After the NFL rosters were trimmed to the mandatory 53 man units, there were some interesting names left looking for new teams.
I am a firm believer in the saying one man's trash is another man's treasure. It is very interesting to see some of the names that were left out in the cold, some with potential to add something to another team.
There is some concern with the Minnesota Vikings current group of receivers. Sidney Rice is no longer there and has been replaced by Michael Jenkins who, at 6'4", can be a go-to guy or at least, a downfield threat.
No offense is meant to the talents of Percy Harvin, but his fragile status and smaller frame leave questions regarding his ability to be an effective No. 1 receiver.
Couple this with the uncertainty of Bernard Berrian's lackluster performances in the past two seasons and you can't help but wonder if the Minnesota Vikings receivers are capable of carrying the team.
Despite Adrian Peterson's immense talent, it is not possible to merely ride that horse all season long in the hopes that he and the ground game can compensate for the lack of production at receiver.
No, the season hasn't started and we still need to see if there will be any concerns with Harvin and Berrian at all, however, the preseason hasn't been overly impressive and both players have known attributes which make fans and coaches nervous.
These individuals possess the ability to make a difference on the field as they both bring something unique to the table, something that can't be said about backups Michael Jenkins and Greg Camarillo.
In the case for Tate, the speedster brings several things to the Vikings if he was to be signed.
Soon to be 24, Tate, who started 10 games for the Patriots last season, has the ability to blend into and learn any offense quickly.
Tate also has the experience and talent to be utilized as a kickoff return man and punt returner, which would take the burden off of Harvin and reduce his opportunities for injury.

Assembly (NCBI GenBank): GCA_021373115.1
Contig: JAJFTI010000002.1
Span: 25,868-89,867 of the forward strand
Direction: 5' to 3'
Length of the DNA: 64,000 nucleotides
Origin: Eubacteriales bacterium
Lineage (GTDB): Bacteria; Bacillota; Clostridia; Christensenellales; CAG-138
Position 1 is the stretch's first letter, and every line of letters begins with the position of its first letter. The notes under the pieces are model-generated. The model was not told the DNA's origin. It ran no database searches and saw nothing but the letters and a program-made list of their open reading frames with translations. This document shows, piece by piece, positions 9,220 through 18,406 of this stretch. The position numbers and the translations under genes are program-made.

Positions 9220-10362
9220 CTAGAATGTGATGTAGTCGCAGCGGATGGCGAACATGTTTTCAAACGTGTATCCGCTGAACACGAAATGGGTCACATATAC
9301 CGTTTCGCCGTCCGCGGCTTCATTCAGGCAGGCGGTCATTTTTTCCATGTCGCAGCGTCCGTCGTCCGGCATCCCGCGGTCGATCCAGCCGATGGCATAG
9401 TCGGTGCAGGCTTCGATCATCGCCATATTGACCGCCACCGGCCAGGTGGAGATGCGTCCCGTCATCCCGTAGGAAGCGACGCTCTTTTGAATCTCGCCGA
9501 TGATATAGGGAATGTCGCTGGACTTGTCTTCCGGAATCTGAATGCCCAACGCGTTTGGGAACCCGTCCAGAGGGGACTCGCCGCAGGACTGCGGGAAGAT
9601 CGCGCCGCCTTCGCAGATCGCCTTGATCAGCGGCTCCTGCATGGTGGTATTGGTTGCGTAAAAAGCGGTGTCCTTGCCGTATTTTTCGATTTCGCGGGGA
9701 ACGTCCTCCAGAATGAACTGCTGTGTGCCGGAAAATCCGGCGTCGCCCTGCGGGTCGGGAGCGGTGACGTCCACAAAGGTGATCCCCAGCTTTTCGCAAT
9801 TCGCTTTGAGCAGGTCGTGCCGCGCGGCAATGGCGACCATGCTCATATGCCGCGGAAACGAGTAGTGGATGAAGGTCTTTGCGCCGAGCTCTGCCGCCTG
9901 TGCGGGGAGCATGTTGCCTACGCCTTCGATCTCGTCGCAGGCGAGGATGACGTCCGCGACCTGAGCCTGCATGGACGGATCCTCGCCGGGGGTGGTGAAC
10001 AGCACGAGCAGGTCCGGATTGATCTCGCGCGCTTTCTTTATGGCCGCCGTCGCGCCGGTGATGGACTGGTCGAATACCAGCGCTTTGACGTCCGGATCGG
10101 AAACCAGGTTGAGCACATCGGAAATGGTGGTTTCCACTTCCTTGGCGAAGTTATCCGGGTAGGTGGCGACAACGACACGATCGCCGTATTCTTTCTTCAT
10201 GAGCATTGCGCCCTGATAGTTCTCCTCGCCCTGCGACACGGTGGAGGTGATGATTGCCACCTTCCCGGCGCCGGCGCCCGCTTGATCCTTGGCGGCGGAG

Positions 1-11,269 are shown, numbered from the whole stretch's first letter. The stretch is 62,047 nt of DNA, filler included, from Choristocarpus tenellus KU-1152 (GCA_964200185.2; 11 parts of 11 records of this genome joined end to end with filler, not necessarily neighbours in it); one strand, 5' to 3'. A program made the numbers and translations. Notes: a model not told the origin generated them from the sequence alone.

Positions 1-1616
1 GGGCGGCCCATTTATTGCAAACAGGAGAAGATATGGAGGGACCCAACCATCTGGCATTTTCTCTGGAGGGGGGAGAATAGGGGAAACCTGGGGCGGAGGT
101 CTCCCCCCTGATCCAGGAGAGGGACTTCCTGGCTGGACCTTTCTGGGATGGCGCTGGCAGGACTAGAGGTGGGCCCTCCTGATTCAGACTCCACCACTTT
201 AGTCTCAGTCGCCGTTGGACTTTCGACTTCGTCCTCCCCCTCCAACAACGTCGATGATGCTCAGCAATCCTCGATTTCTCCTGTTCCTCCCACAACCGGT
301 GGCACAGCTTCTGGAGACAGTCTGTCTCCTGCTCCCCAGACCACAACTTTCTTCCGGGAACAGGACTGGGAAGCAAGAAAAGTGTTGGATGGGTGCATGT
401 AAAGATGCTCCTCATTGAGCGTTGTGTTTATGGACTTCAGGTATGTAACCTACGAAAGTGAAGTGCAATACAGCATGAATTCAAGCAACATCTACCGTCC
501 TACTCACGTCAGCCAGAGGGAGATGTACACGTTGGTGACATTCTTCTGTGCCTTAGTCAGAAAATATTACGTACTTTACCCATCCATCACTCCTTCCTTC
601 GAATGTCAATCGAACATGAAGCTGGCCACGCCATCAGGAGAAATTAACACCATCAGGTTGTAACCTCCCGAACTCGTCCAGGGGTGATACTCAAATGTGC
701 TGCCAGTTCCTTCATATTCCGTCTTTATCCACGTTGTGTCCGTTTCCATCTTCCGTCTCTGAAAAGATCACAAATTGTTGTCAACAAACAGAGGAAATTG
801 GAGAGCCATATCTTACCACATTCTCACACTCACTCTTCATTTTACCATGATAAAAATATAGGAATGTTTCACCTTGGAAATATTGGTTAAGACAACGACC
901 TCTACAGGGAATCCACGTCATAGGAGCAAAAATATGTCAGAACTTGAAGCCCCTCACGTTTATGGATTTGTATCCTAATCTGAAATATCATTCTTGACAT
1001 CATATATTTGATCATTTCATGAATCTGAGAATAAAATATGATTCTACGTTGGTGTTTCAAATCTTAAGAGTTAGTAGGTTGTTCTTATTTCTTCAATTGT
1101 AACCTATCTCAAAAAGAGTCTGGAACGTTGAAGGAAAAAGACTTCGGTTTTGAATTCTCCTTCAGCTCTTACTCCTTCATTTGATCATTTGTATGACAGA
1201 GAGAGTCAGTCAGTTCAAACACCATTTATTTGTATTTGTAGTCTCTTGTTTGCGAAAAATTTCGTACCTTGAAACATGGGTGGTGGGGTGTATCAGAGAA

Tate amassed over 1,000 yards and scored two touchdowns in the return role for New England, comparable to Harvin's statistics.
Tate also has the capability of serving as a slot receiver to give Donovan McNabb another option that has speed downfield.
There is upside and downside here, but I think Tate would be an interesting option to consider.
The other of the two newly available receivers is Donnie Avery.
This could make the most sense for Minnesota and they should pursue bringing him in for a tryout.
Although Avery is coming back from an ACL injury that caused him to miss the 2010 season, he has had a good camp.
He had rejoined the team that found itself chocked full of receiving options with Mike Sims-Walker, Danny Amendola, Brandon Gibson and Mark Clayton. Avery was the odd man out and it didn't help that offensive coordinator Josh McDaniels favors "bigger" receivers.
Avery's camp numbers weren't mind blowing, but he did manage six receptions for 91 yards and a score.
Avery stands at 5'11", the same as Harvin, and also has the ability to go deep and be a threat to defenses.
In his two full NFL seasons with St. Louis, Avery recorded a respectable total of 1,263 yards with eight touchdowns. That is more than can be said for Bernard Berrian who had a two-year total of 870 yards and only four scores with a much more talented team.
Donnie Avery would be a considerable addition to the Vikings as a third receiver, even a fourth, and he would bring better athleticism to the team than is provided by Camarillo.
With the season about to start, the Vikings have a golden opportunity to take a chance on either of these two receivers after week one, when if a player is signed, the team is not beholden to a salary guarantee.
The choice is up to the Vikings front office, but I would encourage them to see if there is something salvageable that they can use as an insurance policy for depth or in the event of an injury.
I would prefer Avery, but either player could help this team long term.